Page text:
WorldTour Ranking: 8/18
Win Count: 17
Top Riders: Dan Martin (6th), Andrew Talansky (31st), Ryder Hesjedal (68th), Tom Danielson (74th)
Garmin-Sharp, the champions of clean cycling, started off the year with three riders under suspension for their part in revealing what was one of the biggest doping scandals in sports history, thanks to USADA and Lance Armstrong. That meant the season could really only go uphill from there - or did it?
In terms of 2013 cycling performance, Garmin had the fewest number of victories in a season since it joined the WorldTour in 2009: only 17 wins. But what it lacked in quantity, it made up in quality. Rather than rely upon its veterans - four of whom would be haunted by the ghost of doping past - it was the new crop of riders who came to the fore.
Andrew Talansky scored Garmin's first win of 2013 on stage 3 of Paris-Nice in Brioude, taking the leader's jersey, but his aspirations of an overall victory were dashed by Sky's Richie Porte.
Daniel Martin made up for that disappointment two weeks later by soloing away to victory on the queen stage of the Volta a Catalunya to Port Ainé-Rialp, with enough margin to net him the overall victory over Joaquim Rodriguez and Michele Scarponi.
A month later Martin would win the team's second Monument in a brilliantly-played finale of Liège - Bastogne - Liège (Johan Vansummeren won Paris-Roubaix in 2011 for the team's first Monument victory).
More stage wins followed thanks to Ramunas Navardauskas (Tour of Romandie), Michel Kreder (4 Jours de Dunkerque), Tyler Farrar (Tour of California and Tour de l'Eurométropole), Alex Rasmussen (Bayern Rundfahrt), and Lachlan Morton (Tour of Utah), and overall stage races wins from Rohan Dennis (Tour of Alberta) and Tom Danielson (Tour of Utah).
But it was the pair of Grand Tour stage wins with Navardauskas in the Giro d'Italia and Martin in the Tour de France that really capped off Garmin-Sharp's season.
The next generation also helped to make up for the sins of the team's veterans through numerous podium placings by riders like Steele von Hoff, Jack Bauer, Nathan Haas and Peter Stetina, but their results were dragged down in the eye of the public by the doping revelations from the Lance Armstrong era that embroiled Christian Vande Velde and David Zabriskie, who would retire, Tom Danielson and, we would come to learn late in the season, Ryder Hesjedal.
What to expect in 2014:
Next season, expect the team to further support Martin and Talansky in their ambitions in stage races. Both riders are developing nicely, and Martin's steady upward trajectory is aimed directly at Grand Tour podium level.
The Ardennes Classics should continue to be a goal for Martin, and the team has brought in Sebastian Langeveld as a solid addition for the cobbled Classics. With a little luck he could parlay his top 10 finishes in E3 Prijs, Tour of Flanders and Paris-Roubaix into a podium place. A healthy Nick Nuyens and diesel engine Johan Vansummeren could also get results in the spring.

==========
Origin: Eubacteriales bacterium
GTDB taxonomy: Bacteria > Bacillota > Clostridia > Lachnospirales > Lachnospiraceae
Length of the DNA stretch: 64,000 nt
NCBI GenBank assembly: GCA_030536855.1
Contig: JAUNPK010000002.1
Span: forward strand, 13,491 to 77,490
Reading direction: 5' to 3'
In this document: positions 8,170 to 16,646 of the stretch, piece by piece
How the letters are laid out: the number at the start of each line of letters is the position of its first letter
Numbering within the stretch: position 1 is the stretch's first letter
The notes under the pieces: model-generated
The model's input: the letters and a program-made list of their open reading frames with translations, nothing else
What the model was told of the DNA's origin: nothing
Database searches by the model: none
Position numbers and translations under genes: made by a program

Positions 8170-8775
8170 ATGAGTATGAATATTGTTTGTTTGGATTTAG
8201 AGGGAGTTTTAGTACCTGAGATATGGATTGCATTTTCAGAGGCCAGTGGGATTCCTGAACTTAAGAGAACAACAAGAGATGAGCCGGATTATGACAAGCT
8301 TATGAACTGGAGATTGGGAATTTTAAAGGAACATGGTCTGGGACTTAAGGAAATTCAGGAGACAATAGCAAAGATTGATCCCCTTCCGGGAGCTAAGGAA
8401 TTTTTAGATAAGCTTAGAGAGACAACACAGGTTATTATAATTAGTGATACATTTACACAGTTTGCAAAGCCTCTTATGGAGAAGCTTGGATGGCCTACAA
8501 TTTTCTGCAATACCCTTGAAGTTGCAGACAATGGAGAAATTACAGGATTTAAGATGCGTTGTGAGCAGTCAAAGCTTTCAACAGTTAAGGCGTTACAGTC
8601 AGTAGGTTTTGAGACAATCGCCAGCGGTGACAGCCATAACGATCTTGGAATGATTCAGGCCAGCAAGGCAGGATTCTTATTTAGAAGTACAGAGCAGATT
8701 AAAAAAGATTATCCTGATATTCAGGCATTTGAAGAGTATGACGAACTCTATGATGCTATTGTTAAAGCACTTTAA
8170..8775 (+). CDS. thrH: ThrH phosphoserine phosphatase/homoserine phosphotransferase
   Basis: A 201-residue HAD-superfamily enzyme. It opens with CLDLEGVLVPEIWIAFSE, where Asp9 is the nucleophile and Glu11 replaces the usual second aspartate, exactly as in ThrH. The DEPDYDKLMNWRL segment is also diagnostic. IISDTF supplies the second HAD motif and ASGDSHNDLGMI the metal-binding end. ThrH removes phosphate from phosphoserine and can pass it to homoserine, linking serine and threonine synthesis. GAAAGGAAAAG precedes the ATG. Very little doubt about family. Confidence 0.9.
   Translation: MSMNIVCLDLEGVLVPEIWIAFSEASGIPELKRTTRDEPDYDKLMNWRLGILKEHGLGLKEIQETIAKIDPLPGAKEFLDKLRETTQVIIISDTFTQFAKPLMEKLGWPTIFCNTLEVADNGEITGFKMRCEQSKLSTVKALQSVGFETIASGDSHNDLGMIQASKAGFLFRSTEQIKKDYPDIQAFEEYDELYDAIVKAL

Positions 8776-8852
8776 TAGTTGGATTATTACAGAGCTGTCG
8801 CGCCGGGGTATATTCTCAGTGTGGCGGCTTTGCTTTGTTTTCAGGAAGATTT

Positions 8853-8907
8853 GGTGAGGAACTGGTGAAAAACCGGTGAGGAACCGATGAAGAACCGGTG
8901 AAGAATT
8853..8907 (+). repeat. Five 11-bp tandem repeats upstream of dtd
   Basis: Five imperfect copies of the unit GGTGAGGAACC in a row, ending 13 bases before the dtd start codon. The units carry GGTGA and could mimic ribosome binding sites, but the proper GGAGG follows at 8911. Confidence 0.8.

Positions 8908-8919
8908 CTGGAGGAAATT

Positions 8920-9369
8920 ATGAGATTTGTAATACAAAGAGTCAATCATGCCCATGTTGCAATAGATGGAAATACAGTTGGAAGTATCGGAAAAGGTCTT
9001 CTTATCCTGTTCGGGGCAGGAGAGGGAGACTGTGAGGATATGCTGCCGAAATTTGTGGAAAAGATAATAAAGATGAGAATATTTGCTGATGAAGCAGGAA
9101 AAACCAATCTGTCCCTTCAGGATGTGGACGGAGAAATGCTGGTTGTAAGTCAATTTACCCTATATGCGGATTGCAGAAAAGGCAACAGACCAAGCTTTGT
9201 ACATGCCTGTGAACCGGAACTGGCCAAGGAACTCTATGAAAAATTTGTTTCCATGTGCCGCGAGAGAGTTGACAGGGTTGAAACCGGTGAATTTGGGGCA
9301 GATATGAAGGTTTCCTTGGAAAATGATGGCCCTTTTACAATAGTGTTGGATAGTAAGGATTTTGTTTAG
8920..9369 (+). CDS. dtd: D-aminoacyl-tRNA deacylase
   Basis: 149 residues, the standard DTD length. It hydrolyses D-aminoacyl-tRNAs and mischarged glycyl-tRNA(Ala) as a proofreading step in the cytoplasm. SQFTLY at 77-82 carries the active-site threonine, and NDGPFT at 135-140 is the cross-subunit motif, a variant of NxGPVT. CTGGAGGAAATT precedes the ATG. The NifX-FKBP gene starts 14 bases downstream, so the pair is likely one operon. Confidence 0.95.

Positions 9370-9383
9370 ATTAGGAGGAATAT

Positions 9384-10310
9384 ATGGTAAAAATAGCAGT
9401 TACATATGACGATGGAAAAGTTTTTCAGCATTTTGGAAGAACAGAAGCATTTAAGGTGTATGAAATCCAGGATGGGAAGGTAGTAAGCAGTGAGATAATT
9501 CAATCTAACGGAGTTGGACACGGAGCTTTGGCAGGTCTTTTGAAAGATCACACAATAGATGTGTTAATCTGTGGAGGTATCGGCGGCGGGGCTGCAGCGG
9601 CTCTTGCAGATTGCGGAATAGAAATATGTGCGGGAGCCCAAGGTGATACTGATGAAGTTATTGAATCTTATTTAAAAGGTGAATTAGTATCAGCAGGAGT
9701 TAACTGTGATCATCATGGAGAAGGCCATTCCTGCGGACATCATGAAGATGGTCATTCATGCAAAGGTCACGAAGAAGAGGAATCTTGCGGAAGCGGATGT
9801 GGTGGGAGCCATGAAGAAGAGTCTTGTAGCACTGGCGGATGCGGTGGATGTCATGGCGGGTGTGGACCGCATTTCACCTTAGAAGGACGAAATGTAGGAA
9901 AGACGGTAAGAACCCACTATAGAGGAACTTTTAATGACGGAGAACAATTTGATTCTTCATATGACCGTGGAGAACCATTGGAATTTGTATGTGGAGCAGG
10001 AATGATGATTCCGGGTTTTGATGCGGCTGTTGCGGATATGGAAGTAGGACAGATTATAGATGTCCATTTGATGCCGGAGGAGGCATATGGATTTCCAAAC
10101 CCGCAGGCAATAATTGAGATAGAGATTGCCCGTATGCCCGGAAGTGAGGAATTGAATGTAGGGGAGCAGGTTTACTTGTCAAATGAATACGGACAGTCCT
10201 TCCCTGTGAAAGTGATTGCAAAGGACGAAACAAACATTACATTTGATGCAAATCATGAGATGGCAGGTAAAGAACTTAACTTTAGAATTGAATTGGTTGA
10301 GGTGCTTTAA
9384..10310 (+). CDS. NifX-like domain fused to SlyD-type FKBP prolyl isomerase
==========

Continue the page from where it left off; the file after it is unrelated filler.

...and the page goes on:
Tour Down Under winner Tom-Jelte Slagter and Langeveld were the team's best acquisitions for 2014, but manager Jonathan Vaughters brought in a number of promising riders, any one of whom could turn out big results: Janier Acevedo was the top climber in the US circuit this season, landing on the podium in Tour of California and Tour of Utah (and 4th in Colorado). Phil Gaimon has been consistently very good on the domestic circuit as well, although a crash early in 2013 impacted his season.
To be brutally honest, most of the riders who left Garmin this year have been under performing: Vande Velde retired after years as more crash test dummy than racer, and Zabriskie had the good grace to bow out of the sport after the Armstrong affair and a lacklustre season. Alex Rasmussen never regained his previous level after his whereabouts violation, Martijn Maaskant failed to live up to his promise as a Classics rider after taking 4th in the Tour of Flanders in 2009, and Sébastien Rosseler hardly finished a race all year.
But the team will miss solid support riders like Jacob Rathe, Michel Kreder, and Peter Stetina, who goes to BMC.
Who to watch:
Rohan Dennis will show in 2014 that his Tour of Alberta overall victory was no crosswind-induced fluke. The Australian, in his first WorldTour season, came second to only Tony Martin and beat Chris Froome in the Critérium du Dauphiné time trial, and donned the leader's jersey the following stage. Expect more breakthrough performances next year.
Lasse Norman Hansen, the Olympic gold medalist in the track omnium, has a wealth of talent and was a terrific addition for Garmin. On the road, he was a bronze medalist in the U23 Worlds time trial, second in the U23 Thüringen-Rundfahrt and won two one-day races in 2013.
With Hansen, Dutch rider Dylan van Baarle and Dennis, Vaughters could be re-building his team back into the team time trial powerhouse of old.
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